The Null Device
Posts matching tags 'toys'
They're now selling toy airport screening machines for children. the Scan-It Operation Checkpoint Toy X-Ray Machine, a colourful box with a conveyor belt and a built-in metal detector, is designed to "help children understand and be comfortable and confident in the need and process of higher security protocols" in the post-9/11 age.
If there is a need for toys to instill into our children from an early age the awareness that we, as a society, are in a permanent low-level state of siege and need to accept increasing amounts of security control in our lives for our mutual safety, perhaps we can soon expect other similarly educational toys. How about a Biometric ID Card Play Set, with several Flash-based cards and a reader with working digital camera/fingerprint scanner, hich stores and checks the users' details? Or a Junior CCTV Surveillance kit, which lets youngsters play at silently keeping the city secure from ever-present threats? Or perhaps the Guantanamo Interrogation Play Set, with 9V battery-powered electric shock machine and waterboard? The possibilities are endless.
The latest gadget on the Japanese market is a gun that fires teddy bears, fitted with parachutes, into the air. The necessity that mothered this bizarre-sounding yet oddly compelling invention was the fashion in Japan to throw teddy bears, rather than bouquets, into the air at weddings. The teddy bear gun merely automates this process somewhat.
(via Boing Boing)
The most popular toy in Pakistan these days: the Osama Bin Laden action figure, which comes with military jeep and bodyguards.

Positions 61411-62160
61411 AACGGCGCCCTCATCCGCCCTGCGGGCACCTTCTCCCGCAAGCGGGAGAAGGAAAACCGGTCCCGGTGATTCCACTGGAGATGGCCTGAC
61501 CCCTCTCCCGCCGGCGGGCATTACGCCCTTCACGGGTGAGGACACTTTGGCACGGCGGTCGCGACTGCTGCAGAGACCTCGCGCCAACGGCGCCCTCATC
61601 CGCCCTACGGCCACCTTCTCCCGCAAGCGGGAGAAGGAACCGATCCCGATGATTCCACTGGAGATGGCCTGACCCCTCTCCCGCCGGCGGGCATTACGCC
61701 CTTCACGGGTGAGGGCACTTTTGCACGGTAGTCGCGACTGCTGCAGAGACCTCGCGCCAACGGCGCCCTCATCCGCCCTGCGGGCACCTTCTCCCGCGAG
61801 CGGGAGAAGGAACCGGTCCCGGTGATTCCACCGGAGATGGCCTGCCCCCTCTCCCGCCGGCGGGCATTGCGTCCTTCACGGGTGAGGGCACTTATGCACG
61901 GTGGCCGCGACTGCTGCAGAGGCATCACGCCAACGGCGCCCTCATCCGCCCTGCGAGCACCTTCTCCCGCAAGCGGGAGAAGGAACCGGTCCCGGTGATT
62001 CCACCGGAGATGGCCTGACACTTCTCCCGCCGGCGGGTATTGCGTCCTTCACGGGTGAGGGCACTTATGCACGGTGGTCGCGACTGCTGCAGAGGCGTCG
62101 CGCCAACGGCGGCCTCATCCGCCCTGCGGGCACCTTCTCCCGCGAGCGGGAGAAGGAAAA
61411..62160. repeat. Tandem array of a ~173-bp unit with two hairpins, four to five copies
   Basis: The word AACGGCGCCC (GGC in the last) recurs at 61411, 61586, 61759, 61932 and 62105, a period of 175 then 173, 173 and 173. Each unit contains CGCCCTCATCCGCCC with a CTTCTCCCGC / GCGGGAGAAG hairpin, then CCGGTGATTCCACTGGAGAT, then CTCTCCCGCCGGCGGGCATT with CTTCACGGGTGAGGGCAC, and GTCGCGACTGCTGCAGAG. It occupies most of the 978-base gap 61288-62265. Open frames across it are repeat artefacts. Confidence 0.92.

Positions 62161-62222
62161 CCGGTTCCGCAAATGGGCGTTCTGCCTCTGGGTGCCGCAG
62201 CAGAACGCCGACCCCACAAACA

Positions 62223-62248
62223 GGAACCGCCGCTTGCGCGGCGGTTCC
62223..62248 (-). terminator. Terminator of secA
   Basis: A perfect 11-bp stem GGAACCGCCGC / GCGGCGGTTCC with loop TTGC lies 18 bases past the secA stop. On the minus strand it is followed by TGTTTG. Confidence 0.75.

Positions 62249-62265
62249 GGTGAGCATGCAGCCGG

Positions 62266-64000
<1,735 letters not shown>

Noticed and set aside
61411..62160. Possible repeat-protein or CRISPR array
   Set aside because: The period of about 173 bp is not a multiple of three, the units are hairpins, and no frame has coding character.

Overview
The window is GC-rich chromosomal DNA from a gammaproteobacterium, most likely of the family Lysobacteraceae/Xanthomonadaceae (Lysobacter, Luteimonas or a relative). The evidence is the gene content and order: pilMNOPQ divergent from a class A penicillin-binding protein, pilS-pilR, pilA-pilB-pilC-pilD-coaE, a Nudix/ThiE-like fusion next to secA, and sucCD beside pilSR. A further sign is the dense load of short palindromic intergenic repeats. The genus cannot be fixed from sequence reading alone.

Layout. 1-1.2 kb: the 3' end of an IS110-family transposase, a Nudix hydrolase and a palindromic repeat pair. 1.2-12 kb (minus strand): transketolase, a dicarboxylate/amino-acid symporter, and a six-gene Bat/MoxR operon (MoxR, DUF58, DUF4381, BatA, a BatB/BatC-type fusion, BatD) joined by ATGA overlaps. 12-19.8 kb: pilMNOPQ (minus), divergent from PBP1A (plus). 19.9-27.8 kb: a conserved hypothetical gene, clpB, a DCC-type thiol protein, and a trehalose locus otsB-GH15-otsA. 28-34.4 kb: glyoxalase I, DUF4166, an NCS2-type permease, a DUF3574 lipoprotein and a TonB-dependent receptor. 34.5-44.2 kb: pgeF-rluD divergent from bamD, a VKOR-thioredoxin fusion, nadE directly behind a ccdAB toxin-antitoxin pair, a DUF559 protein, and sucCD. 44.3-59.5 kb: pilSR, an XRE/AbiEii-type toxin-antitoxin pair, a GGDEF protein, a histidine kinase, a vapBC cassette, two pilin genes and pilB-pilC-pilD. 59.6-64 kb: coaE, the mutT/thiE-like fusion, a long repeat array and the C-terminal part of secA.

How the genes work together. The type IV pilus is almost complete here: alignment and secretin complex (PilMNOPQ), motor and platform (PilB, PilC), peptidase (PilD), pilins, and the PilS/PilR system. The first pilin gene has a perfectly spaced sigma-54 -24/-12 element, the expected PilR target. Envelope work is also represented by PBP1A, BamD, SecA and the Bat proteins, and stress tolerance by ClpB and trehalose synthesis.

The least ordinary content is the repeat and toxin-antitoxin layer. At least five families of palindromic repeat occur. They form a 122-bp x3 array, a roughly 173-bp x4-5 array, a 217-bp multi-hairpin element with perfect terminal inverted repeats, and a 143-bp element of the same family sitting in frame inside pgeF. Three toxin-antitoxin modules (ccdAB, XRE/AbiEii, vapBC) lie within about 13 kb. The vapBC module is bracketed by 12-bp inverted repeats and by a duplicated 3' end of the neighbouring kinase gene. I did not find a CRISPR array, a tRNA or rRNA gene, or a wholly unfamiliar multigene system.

"As you know, Osama is very popular in the whole world," said Imran, a young boy eyeing up the goods on offer at a Karachi toy store. "The same thing is happening in Pakistan.
Bin Laden, it seems, has become a sort of Islamic Che Guevara in that part of the world. I wonder how long until overpriced OBL-themed fashion accessories (sewn by child labour in the third world) show up in the ritzy boutiques of the West.
High-tech musical toys from the MIT Media Lab allow children to compose music without learning musical theory. The Toy Symphony site is here. How long, I wonder, until a future generation of ravers/indie kids pick up on these and start using them on records?
These people make improvised electronic musical instruments (with names such as the "Pikachu Glitch Synthesizer") out of toys and other devices. Pretty doovy. (via Slashdot)
Ralph Osterhout worked designing weaponry for the US Navy Seals, now works as a toy designer. New Scientist has an interesting interview on the subject of high-tech toy design.
Some parents say: "When I was a kid we had plain wooden blocks and we were really encouraged to use our imagination." But I think we are much more creative today. Give a child complex three- dimensional puzzles that are very sophisticated and you stimulate a higher level of creativity. How do you expect a kid who plays with wooden blocks to come up with a new receptor blocker for HIV later in life?